For Now, Stick to the Sausage at Gyros on the Spit


[Photographs: Joe Roy]

After 27 years in Lakeview, the original Gyros on the Spit shuttered abruptly in 2000 due to a landlord dispute and the increasing age of the owner, George Sakkas. Fourteen years later, son Dino is back on the scene with a new location, the original gyro recipe, and a heck of a lot more.

The Egg Lemon Soup ($3.00), or avgolemono, has a thick, porridge-like consistency and a pervasive lemony background. The rice is a little blown out, which makes for a hearty, comforting bowl, and the included loaf of warm Turano bread is a chewy blank slate, perfect for soup sopping.


The server recommended we dab, not dip, our pita into the Tirokafteri ($6.00), and he's right: this feta-based dip is spicy. The heat comes from grilled jalapeños, and to be honest, it steals the show a bit from the salty feta.


The Village Salad ($9.00) is piled high with tomatoes, cucumbers, sliced onions, feta, and olives. The veggies are fresh and crunchy and the briny olives and feta are exceptional, but more acid and salt in the vinaigrette itself would make for a better balanced plate.


The namesake Homemade Gyros Plate ($11.00) is overflowing with crisp, flavorful gyro slices. I appreciate that they form the cone in house, but unlike the solid version at Central Gyros, the meat itself is dry. A little more fat worked in would make all the difference, but until that day, spread a little of the Tirokafteri on the meat for a rich, spicy kick that rights all wrongs.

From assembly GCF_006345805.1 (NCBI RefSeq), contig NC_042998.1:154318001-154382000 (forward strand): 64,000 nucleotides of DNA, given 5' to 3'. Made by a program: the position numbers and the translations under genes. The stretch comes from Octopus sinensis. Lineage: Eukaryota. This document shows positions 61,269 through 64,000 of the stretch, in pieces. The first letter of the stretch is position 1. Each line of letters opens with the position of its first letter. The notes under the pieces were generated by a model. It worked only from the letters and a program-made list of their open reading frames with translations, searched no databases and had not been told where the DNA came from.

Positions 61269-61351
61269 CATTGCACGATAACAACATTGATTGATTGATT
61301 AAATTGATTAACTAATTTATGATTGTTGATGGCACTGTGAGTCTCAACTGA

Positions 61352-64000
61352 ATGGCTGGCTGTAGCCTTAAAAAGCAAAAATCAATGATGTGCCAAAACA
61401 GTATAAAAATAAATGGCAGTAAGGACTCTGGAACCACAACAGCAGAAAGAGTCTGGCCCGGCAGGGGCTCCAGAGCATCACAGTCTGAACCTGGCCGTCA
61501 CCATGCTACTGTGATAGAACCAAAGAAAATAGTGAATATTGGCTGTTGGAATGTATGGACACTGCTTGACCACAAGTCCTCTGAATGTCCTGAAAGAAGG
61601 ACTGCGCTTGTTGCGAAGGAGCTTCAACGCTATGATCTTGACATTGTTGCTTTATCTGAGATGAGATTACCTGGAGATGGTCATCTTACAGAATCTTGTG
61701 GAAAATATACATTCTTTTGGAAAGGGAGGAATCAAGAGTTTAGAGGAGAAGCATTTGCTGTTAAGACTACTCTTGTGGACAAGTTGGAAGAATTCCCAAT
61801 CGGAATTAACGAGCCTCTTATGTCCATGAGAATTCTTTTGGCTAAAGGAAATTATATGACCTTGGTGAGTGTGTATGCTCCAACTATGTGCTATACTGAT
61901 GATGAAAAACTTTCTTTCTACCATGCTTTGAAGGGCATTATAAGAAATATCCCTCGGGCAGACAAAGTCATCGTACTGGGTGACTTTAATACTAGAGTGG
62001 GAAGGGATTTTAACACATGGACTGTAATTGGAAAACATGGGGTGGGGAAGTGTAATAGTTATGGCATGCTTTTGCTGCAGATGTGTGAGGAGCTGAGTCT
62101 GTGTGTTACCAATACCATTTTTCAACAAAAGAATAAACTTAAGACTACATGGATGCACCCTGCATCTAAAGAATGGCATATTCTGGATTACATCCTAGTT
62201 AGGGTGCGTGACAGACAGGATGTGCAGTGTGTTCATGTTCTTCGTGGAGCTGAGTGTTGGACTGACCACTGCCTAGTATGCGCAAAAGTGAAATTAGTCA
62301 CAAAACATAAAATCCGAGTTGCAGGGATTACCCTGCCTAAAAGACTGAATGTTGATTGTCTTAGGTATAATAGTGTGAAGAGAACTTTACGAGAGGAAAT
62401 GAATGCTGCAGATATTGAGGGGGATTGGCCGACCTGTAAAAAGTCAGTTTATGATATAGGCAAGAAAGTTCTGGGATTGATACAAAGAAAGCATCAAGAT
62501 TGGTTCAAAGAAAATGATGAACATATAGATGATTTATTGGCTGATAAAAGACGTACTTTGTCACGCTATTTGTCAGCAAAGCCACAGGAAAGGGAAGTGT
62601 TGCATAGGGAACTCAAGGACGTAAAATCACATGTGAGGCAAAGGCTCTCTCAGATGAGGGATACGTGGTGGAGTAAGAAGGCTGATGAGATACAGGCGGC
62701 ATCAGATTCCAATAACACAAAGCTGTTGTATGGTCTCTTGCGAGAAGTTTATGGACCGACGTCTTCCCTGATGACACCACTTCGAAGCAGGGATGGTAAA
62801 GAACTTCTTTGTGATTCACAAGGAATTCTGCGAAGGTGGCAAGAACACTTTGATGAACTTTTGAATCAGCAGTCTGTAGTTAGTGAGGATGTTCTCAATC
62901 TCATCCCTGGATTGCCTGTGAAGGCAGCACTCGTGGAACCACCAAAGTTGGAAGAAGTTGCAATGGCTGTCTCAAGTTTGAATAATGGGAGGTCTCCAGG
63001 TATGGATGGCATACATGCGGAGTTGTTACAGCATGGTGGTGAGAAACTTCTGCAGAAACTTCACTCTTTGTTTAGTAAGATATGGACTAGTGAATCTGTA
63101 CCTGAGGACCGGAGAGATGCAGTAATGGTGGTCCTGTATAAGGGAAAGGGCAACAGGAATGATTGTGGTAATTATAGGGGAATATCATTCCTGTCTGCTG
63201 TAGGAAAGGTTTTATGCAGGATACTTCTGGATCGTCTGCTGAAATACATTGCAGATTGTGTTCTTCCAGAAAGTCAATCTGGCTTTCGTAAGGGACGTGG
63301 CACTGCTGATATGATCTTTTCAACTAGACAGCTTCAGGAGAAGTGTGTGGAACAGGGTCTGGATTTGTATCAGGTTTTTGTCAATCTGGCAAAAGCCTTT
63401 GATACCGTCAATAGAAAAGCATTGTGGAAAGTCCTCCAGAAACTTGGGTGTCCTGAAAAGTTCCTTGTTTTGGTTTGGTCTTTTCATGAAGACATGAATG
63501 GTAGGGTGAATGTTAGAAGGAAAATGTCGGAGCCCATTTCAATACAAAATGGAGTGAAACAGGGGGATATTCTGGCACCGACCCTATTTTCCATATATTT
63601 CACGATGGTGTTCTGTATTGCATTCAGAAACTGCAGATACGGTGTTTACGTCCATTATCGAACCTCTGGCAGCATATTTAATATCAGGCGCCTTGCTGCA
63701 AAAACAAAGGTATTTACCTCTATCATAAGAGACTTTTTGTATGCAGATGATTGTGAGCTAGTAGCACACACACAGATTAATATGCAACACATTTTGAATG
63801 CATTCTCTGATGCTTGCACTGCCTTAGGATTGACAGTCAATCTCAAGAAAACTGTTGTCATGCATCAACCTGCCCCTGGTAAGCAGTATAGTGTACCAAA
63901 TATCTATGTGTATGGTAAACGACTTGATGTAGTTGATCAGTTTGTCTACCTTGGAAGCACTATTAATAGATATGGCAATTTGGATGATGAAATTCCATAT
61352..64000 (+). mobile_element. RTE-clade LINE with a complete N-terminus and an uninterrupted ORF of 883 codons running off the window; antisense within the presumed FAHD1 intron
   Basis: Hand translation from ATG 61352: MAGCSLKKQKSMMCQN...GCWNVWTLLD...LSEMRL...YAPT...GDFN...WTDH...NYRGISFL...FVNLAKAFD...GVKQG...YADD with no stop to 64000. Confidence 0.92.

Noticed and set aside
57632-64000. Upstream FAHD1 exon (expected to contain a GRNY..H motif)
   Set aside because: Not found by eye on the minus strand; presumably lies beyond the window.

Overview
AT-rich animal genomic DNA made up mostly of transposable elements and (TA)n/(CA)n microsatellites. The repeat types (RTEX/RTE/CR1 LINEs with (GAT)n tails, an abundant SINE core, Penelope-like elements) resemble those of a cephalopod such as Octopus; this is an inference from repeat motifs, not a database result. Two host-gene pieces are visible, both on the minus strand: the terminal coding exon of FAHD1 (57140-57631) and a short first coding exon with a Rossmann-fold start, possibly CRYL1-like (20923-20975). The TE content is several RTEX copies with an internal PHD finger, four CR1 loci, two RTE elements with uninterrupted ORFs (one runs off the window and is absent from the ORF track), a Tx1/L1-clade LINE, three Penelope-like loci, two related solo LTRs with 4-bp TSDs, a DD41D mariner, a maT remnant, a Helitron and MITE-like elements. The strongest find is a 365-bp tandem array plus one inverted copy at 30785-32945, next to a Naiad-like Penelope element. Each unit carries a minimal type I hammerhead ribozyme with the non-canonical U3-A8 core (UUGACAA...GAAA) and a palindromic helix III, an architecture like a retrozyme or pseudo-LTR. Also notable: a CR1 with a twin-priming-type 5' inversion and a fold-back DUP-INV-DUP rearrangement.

I wondered what difference, if any, ordering the Homemade Gyros Sandwich ($9.00) would make on the eating experience. Turns out that the gyro meat's dryness is exacerbated when you're taking mouthfuls of the stuff in sandwich form. If you choose to order anyway, the messy, overstuffed sandwich is probably best enjoyed on the way home from a night of heavy drinking.

The Sides that come with sandwich and platter orders are not very noteworthy—not even the highly touted Dino's Potatoes. Online photos promise crispy, heavily burnished spuds. Ours, unfortunately, were plain old home fries.


None of the above matters much, though, if you order the Homemade Greek Sausage Sandwich ($9.00) The fennel forward loukaniko is rough ground and snappy, and the roasted peppers and crumbled feta add just the right salty bite. Next time, I'm getting mine wrapped in a crisp pita and topping it with plenty of the cucumber forward tzatziki. I might even petition the place for a name change, too.


Ride that sausage high straight into the sunset with the Baklava ($4.00). Sourced from Sweet Connection, the dessert is moist and crackly, with strong cinnamon and noticeable honey flavors. 


What Gyros on the Spit lacks in execution, it makes up for in potential. The warm dining room is squeaky clean and inviting, and the owner-servers are friendly and enthusiastic. We were treated to three separate saganaki flamings throughout the night and complimentary shots of Ouzo to conclude our meal. I'll be back once they get the kinks worked out. Fourteen years is a long time to be away, but but here's an upraised shot of Ouzo to many more to come.